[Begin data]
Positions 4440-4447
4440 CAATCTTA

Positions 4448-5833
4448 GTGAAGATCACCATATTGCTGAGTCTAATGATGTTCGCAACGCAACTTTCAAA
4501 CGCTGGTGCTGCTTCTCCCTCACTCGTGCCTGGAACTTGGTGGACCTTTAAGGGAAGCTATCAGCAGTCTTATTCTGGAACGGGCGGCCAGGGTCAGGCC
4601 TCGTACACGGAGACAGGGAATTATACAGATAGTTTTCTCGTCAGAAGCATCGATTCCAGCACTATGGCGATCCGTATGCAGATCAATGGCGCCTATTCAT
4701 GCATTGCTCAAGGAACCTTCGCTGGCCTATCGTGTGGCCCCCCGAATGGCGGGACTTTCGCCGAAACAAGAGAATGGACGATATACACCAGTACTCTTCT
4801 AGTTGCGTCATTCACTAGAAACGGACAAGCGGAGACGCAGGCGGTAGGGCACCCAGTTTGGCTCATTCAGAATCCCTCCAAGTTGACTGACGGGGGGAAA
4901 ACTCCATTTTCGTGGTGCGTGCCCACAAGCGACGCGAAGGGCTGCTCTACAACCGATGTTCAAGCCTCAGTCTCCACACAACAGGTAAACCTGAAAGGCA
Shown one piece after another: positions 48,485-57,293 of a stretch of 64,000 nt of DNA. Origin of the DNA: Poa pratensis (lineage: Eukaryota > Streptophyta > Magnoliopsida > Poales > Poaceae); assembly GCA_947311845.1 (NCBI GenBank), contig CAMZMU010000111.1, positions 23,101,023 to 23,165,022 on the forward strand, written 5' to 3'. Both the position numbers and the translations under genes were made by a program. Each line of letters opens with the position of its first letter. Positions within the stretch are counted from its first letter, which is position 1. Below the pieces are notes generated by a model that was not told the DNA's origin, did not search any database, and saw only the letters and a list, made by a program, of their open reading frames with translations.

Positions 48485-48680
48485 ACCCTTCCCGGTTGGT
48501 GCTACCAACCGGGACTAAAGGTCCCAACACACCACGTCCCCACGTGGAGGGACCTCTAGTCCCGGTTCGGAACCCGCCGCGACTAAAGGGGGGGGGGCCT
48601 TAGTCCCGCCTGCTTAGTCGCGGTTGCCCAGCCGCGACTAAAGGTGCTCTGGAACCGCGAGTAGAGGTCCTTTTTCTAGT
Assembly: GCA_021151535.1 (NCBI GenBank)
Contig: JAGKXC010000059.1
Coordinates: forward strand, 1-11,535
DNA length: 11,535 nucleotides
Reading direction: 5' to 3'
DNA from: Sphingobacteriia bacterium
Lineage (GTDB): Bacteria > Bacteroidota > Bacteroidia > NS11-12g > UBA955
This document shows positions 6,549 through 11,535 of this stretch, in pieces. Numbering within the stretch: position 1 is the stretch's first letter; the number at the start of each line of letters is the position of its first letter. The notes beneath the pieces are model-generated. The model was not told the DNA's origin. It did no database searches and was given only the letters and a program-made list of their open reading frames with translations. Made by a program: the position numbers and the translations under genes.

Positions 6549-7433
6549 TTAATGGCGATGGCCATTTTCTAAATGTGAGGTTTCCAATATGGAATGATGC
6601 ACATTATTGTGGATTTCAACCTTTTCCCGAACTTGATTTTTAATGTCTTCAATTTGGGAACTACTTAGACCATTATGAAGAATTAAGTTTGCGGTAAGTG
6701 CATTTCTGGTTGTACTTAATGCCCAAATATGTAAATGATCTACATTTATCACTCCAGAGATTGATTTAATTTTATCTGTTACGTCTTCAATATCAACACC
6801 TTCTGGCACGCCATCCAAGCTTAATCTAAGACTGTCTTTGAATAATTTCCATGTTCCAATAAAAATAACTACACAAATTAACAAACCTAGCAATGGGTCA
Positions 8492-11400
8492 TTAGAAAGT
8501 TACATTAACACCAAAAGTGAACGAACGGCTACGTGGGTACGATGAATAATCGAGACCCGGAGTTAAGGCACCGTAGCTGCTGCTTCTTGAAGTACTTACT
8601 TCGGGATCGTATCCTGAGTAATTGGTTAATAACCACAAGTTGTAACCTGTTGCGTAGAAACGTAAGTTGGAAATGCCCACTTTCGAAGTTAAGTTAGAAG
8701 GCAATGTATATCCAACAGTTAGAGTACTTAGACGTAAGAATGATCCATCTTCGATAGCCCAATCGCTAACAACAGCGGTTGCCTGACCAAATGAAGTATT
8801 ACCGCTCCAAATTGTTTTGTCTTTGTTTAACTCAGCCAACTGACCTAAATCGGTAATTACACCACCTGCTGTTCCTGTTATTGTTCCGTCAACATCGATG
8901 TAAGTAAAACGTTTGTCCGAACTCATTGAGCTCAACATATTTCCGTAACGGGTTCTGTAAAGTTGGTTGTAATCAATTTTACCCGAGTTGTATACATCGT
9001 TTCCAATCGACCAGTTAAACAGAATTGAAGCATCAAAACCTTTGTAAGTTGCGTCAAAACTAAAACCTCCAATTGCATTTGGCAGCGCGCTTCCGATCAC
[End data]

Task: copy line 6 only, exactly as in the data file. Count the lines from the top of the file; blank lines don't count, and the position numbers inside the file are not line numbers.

4601 TCGTACACGGAGACAGGGAATTATACAGATAGTTTTCTCGTCAGAAGCATCGATTCCAGCACTATGGCGATCCGTATGCAGATCAATGGCGCCTATTCAT